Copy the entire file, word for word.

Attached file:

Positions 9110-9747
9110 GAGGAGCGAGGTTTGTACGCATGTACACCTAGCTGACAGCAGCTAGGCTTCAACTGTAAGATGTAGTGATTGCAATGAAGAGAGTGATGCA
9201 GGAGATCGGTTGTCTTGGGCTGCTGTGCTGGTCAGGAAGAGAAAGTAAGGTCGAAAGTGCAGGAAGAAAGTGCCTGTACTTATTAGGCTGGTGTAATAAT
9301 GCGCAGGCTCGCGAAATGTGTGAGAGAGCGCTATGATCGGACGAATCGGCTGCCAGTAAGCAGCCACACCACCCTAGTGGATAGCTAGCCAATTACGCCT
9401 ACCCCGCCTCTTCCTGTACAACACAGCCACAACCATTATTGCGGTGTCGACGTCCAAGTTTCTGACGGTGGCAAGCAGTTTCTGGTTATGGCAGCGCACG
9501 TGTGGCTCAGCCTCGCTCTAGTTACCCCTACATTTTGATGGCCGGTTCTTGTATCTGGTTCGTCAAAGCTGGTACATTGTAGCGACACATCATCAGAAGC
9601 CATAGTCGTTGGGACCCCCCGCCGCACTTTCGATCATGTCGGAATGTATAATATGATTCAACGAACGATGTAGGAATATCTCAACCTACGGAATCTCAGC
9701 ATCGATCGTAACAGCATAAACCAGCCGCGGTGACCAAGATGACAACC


Positions 9110-9747
9110 GAGGAGCGAGGTTTGTACGCATGTACACCTAGCTGACAGCAGCTAGGCTTCAACTGTAAGATGTAGTGATTGCAATGAAGAGAGTGATGCA
9201 GGAGATCGGTTGTCTTGGGCTGCTGTGCTGGTCAGGAAGAGAAAGTAAGGTCGAAAGTGCAGGAAGAAAGTGCCTGTACTTATTAGGCTGGTGTAATAAT
9301 GCGCAGGCTCGCGAAATGTGTGAGAGAGCGCTATGATCGGACGAATCGGCTGCCAGTAAGCAGCCACACCACCCTAGTGGATAGCTAGCCAATTACGCCT
9401 ACCCCGCCTCTTCCTGTACAACACAGCCACAACCATTATTGCGGTGTCGACGTCCAAGTTTCTGACGGTGGCAAGCAGTTTCTGGTTATGGCAGCGCACG
9501 TGTGGCTCAGCCTCGCTCTAGTTACCCCTACATTTTGATGGCCGGTTCTTGTATCTGGTTCGTCAAAGCTGGTACATTGTAGCGACACATCATCAGAAGC
9601 CATAGTCGTTGGGACCCCCCGCCGCACTTTCGATCATGTCGGAATGTATAATATGATTCAACGAACGATGTAGGAATATCTCAACCTACGGAATCTCAGC
9701 ATCGATCGTAACAGCATAAACCAGCCGCGGTGACCAAGATGACAACC